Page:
Sam looked crushed. Teal'c's mouth pulled down into his deepest frown.
"This is indeed a sad day," Teal'c said.
"You better not bail on me, too," Sam glared at Teal'c across the table, earning a truly surprised double-raised eyebrow.
"If Teal'c leaves it will be because of Jack, not me," Daniel said.
"If that were the case, would I not have left many months ago?" Teal'c said, sounding a twinge defensive. "However, it is trying, to take on new advisors from the anthropological sciences."
"They just all need more combat training," Sam said. "Honestly, I wonder if trying to actually replace Daniel is even a good idea. He had experience and training that none of the rest of the department can match."
"Everything I know, I learned from you guys," Daniel pointed out.
"You had inspiration," Sam rebutted.
"You had O'Neill," Teal'c said quietly.
"Maybe the Air Force should put out a wider search among active duty military, then. There have to be anthropologists out there. We know there are linguists," Sam mused thoughtfully.
"None of these people will be DanielJackson," Teal'c intoned.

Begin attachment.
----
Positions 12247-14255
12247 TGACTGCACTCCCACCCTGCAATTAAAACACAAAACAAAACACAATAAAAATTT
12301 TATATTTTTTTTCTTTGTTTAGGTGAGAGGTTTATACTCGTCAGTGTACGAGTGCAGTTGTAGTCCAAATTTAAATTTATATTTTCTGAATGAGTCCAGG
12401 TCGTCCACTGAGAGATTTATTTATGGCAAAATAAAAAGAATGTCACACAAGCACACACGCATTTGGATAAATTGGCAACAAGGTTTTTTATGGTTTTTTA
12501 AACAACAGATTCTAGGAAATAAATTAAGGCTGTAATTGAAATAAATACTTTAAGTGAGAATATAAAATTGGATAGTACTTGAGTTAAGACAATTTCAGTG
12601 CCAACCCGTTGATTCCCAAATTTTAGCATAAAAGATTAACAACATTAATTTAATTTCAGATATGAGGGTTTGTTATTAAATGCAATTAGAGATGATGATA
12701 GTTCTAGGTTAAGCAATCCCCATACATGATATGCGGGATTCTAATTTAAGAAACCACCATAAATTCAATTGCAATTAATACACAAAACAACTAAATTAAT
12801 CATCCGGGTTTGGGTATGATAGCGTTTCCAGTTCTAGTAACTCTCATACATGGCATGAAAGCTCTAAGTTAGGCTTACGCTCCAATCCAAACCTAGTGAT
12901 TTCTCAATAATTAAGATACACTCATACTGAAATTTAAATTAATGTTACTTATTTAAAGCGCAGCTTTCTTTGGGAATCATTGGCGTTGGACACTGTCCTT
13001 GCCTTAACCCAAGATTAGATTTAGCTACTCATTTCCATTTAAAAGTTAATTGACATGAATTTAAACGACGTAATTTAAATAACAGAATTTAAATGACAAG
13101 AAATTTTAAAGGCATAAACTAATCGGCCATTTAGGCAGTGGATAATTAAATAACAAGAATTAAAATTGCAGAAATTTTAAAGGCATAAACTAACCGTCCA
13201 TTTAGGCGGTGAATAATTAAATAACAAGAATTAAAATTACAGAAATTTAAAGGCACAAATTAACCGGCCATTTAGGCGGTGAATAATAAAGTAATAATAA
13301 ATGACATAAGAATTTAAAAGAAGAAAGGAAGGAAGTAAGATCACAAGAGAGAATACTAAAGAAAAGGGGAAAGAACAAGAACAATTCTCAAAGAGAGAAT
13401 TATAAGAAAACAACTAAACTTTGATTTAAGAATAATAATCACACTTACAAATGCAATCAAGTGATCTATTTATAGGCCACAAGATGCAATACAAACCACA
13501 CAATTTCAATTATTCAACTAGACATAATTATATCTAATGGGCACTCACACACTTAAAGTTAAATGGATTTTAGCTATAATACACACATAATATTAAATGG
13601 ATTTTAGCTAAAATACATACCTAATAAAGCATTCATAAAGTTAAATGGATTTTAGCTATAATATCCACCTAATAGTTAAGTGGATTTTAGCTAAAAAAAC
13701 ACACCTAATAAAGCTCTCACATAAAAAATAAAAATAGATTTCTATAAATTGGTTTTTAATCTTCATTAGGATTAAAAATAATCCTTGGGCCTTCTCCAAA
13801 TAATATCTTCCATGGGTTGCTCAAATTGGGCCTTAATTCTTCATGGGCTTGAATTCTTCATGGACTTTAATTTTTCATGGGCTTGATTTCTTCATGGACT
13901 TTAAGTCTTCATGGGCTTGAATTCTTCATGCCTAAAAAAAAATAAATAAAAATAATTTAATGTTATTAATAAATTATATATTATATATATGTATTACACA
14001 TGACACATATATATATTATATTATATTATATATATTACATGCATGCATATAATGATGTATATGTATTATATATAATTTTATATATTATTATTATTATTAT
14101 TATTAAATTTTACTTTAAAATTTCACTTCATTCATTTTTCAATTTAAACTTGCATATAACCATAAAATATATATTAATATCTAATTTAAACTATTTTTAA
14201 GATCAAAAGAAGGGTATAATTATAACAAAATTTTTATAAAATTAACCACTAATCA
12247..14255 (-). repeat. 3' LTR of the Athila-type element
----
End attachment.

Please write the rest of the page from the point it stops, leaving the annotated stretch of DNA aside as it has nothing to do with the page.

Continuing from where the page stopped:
"Yeah," Sam agreed.
Daniel smiled at his lunch.
Later, when he stood in the group waiting to leave for the Gamma Site, he also felt a guilty feeling of relief. He would miss the first contact opportunities, but he would not miss the near death experiences – or the actual death experiences, come to think of it. And since Jack had left them, Daniel had considered more than once returning to research. Loyalty to Sam and Teal'c was most of what had kept him on a combat team anyway.
It was still good to know they missed him, though.
"You're staring at me," Daniel finally said, glaring at Jack across the rows of stone blocks lined up on their worktable.
"Sorry," Jack replied, but he didn't even blink, much less quit staring at Daniel.
"Don't you have a show TIVO'd about ground squirrels or something?" Daniel asked him testily.
"I like watching you," Jack said. He stood and prowled across the room picking up the remote and restlessly flicking through the TIVO menu, rustling his wings, flexing them, resettling them, then shrugging his shoulders and starting over.